The non-linear relationship between the calcium signal and downstream responses highlights the complex regulatory properties of calcium and reinforces the concept of calcium signature, considered here as an ‘observable’ giving an overview at the whole population level of the underlying calcium-dependent processes thought to encode/decode information required for the specificity of the final responses. As the calcium signature observed at the level of a population represents the integral of calcium signals occurring in each individual cell, the possibility to measure calcium signals at the single cell level will be invaluable to further interpret the observed data at the mechanistic level. Finally, the identification of calcium- or CaM-dependent transcription factors involved in the regulation of genes of the phenylpropanoid pathway in tobacco should bring new insights in understanding cryptogein signalling.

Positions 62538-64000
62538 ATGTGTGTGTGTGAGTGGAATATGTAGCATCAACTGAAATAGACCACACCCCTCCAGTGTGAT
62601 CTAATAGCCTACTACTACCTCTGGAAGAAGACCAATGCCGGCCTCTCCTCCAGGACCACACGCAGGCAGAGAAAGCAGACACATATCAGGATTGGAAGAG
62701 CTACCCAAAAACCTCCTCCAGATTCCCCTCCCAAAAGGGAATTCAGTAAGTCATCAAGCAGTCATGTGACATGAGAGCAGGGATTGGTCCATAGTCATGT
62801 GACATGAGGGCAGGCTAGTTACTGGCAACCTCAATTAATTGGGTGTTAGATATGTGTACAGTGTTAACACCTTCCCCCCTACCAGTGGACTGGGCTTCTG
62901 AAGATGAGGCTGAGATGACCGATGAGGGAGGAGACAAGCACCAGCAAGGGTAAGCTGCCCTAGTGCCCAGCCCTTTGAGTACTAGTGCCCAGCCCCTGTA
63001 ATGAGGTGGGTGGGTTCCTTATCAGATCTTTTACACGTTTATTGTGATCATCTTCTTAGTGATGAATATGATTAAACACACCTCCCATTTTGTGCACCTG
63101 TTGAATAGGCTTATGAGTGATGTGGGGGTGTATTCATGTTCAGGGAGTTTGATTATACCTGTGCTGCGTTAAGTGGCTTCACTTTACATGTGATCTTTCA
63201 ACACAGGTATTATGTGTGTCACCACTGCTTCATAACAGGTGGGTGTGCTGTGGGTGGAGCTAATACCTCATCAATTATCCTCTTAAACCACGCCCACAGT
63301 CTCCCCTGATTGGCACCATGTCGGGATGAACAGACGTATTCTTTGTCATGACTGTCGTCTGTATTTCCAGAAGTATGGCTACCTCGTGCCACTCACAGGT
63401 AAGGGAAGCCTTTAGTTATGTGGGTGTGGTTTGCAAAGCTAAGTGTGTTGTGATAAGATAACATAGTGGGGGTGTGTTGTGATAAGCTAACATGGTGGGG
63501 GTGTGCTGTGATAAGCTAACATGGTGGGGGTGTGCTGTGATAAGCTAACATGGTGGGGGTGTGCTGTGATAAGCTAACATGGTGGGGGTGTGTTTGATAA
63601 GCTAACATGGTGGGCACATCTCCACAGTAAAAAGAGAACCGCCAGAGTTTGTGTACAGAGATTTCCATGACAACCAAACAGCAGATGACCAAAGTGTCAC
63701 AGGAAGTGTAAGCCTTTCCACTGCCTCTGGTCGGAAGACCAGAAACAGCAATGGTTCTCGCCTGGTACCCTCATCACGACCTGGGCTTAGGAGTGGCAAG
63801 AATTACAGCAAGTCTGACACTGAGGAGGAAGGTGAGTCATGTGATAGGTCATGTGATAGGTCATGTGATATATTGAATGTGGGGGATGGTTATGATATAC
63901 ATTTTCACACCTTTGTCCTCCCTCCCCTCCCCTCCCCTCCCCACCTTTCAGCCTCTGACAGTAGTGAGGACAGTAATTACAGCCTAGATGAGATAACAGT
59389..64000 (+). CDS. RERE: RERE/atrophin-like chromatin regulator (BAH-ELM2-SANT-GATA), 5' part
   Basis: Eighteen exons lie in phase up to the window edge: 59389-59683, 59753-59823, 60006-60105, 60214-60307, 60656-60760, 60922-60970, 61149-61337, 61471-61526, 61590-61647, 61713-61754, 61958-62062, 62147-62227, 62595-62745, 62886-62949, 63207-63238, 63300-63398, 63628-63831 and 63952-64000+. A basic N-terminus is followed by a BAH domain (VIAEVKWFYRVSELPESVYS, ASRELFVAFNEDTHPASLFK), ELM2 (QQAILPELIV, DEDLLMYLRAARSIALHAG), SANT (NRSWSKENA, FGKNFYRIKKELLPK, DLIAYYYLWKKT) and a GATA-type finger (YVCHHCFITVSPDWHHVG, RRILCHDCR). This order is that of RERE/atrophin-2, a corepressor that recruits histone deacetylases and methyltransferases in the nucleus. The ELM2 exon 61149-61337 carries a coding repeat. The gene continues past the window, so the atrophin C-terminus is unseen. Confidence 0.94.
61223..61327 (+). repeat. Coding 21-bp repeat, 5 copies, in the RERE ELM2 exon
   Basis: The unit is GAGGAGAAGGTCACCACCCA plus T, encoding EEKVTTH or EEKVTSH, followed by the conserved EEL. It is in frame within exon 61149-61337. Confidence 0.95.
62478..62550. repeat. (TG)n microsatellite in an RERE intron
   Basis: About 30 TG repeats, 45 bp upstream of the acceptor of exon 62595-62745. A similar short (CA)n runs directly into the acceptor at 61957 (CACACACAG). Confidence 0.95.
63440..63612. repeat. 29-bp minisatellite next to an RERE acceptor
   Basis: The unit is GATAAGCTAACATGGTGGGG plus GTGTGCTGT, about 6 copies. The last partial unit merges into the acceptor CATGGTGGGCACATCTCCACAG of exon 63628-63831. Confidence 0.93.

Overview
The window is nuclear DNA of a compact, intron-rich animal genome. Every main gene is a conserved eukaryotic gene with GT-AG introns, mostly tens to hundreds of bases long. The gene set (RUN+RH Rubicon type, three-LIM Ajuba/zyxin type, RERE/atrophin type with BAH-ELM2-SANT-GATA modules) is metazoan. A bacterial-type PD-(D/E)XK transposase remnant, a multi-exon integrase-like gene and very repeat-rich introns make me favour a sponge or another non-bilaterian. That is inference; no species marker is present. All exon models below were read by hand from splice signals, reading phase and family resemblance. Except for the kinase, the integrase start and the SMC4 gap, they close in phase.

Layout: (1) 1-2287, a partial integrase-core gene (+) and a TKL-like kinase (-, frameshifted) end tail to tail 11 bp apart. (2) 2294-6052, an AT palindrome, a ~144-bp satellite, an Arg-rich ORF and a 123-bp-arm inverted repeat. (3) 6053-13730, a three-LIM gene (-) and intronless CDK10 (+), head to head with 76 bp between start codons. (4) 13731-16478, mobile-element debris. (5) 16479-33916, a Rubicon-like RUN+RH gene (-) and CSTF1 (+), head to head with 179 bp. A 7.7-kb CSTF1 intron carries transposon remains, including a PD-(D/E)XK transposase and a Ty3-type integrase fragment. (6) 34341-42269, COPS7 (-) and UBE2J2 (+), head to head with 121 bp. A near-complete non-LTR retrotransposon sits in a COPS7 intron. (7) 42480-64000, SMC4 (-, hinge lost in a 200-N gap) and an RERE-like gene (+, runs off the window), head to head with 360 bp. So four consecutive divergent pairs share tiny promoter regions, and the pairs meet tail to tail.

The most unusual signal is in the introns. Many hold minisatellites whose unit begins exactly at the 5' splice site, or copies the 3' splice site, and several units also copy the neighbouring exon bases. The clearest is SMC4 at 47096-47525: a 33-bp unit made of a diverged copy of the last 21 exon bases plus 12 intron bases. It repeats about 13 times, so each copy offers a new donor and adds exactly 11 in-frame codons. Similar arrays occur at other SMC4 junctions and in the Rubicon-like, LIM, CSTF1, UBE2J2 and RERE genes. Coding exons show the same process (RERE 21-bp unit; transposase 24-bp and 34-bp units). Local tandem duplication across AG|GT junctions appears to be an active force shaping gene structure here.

The authors thank Sabine Grat for her technical assistance in cell culture maintenance and Nathalie Ladouce for her help in RT-qPCR analysis. Raoul Ranjeva thanks the Miller Institute for Basic Research (UC Berkeley) for supporting him with a Miller Visiting Professorship. Nicolas Amelot thanks the Association pour la Recherche sur les Nicotianae for financial support. This work was supported by a grant from the Agence Nationale pour la Recherche (ANR-06-BLAN-370) and by the Centre National de la Recherche Scientifique.